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Box Patterns, vs. Scales vs. Keys

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oblio
(@oblio)
Active Member
Joined: 18 years ago
Posts: 9
Topic starter  

Hey all, I'm pretty much new here.

This is something I have an understanding of but still feel there is something lacking.

Now, please tell me if this is right...

I believe Keys are used for chord selection in song writing, and scales tend to be more riff and solo oriented. And box patterns are just the patterns that scales follow over the fretboard...

But now does that mean a solo shouldnt contain notes that our out of the key your chords are in? How do the three relate to each other like that?


   
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Musenfreund
(@musenfreund)
Illustrious Member
Joined: 20 years ago
Posts: 5108
 

The key is another way of saying which scale the song is written in. At least that's the short and simple answer since there are undoubtedly layers of complexity I'm missing....

The key or scale tells you both what the chord progression will be and which notes are available for soloing and riffs. All the notes that fit into the chords for that particular progression are also derived from the scale and key.

And, yes, the boxes are simply patterns for your fingers to learn so that you can move from one end of the fretboard to the other while staying in the scale or key.

And songs do sometimes pull notes or even chords from outside the scale and key. But typically they don't. That's more or less true anyway.

I hope that's somewhat helpful!

Well we all shine on--like the moon and the stars and the sun.
-- John Lennon


   
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oblio
(@oblio)
Active Member
Joined: 18 years ago
Posts: 9
Topic starter  

so your saying the notes to a particular key and scale are the same?

And then perhaps the key is the notes available and the scale is the progression? Which introduces modes... yes?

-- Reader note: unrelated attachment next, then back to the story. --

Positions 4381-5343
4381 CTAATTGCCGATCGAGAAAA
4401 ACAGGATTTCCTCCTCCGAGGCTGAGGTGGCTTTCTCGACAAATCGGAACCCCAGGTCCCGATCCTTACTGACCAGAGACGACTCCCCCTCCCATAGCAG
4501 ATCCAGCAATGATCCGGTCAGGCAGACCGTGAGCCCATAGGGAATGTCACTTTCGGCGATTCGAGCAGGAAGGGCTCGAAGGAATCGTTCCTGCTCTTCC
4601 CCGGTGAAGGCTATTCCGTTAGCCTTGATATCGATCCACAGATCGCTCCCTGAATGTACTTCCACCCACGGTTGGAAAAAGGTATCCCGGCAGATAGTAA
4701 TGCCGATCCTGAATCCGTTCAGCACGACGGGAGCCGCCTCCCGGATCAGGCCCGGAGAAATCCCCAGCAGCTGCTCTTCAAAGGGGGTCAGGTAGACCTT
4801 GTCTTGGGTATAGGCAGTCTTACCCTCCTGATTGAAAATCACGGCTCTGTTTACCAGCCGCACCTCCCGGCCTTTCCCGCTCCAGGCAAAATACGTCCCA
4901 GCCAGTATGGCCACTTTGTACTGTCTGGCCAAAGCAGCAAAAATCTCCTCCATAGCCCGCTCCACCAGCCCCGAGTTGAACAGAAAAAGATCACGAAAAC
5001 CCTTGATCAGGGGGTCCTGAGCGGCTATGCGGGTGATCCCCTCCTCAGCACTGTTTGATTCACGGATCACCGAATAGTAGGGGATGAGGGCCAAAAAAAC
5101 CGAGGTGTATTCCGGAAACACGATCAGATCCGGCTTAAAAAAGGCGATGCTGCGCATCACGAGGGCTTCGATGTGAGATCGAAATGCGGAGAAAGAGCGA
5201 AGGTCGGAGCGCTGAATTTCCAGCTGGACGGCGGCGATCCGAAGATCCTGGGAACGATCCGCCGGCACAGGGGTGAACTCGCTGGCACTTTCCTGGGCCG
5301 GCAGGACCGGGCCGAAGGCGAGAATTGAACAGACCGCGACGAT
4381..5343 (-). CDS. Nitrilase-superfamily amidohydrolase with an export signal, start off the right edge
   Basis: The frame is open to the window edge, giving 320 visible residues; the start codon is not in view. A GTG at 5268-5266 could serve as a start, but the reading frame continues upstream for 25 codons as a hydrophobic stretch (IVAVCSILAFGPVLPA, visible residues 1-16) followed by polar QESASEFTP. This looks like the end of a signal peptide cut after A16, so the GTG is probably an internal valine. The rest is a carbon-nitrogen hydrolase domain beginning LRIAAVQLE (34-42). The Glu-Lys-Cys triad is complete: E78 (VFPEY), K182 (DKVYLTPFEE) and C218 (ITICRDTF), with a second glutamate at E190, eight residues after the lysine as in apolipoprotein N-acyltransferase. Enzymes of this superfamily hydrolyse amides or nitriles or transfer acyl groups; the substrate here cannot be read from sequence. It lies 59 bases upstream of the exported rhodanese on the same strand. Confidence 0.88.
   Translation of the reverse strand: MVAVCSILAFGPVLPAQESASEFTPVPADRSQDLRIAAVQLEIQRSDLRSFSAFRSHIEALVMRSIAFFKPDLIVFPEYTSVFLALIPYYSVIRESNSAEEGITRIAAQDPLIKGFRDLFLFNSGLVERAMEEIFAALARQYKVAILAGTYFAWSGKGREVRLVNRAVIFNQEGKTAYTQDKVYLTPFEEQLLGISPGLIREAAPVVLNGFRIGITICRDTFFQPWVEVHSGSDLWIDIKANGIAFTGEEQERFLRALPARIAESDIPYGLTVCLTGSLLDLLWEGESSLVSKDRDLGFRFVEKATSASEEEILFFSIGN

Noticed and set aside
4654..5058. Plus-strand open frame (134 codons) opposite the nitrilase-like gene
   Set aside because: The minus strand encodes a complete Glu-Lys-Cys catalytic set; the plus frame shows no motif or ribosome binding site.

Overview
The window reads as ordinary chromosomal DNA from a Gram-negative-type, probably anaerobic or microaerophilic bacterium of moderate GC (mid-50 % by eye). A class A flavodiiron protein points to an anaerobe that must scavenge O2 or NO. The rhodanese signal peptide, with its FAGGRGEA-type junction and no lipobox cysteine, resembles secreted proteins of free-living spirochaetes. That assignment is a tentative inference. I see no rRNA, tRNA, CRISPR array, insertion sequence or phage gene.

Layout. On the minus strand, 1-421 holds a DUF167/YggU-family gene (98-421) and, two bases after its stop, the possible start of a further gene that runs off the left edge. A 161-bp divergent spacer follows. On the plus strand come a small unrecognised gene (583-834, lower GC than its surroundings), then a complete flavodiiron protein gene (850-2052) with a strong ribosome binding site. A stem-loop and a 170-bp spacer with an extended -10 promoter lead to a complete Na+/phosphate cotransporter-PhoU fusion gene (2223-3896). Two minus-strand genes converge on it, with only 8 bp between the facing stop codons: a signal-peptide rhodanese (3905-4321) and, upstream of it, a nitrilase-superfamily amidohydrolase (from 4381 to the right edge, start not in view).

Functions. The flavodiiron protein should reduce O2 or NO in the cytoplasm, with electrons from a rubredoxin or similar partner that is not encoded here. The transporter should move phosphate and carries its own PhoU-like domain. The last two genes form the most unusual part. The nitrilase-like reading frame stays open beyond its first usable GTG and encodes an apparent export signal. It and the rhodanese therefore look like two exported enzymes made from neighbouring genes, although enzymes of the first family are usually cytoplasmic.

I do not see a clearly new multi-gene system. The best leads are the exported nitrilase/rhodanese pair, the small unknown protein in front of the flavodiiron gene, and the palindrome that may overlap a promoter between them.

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reasonableman
(@reasonableman)
Trusted Member
Joined: 18 years ago
Posts: 71
 

so your saying the notes to a particular key and scale are the same?

And then perhaps the key is the notes available and the scale is the progression? Which introduces modes... yes? The key does dictate the notes "available" (I use inverted commas as obviously all notes are possible) and these notes are in the scale. The chords in the progression are then derived from the notes available.

A progression is just a series of chords. A particular progression is indentifiable by the scale.

Really I think the best way to understand is this:

Learn the basics of reading music and triad (chord) constuction.
Write out the scale on a staff.

Construct the triads on each degree of the scale and then work out what chords you've made.

It really makes it obvious what your doing and shows some of the benefits of reading music.

I hope you can understand that.


   
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Musenfreund
(@musenfreund)
Illustrious Member
Joined: 20 years ago
Posts: 5108
 

Don't worry about modes yet.

Yes, the scale/key tells you which notes are typically available for building chords/solos/riffs. Because the scale tells you which notes are available for building chords, it also gives you the chord progression.

Well we all shine on--like the moon and the stars and the sun.
-- John Lennon


   
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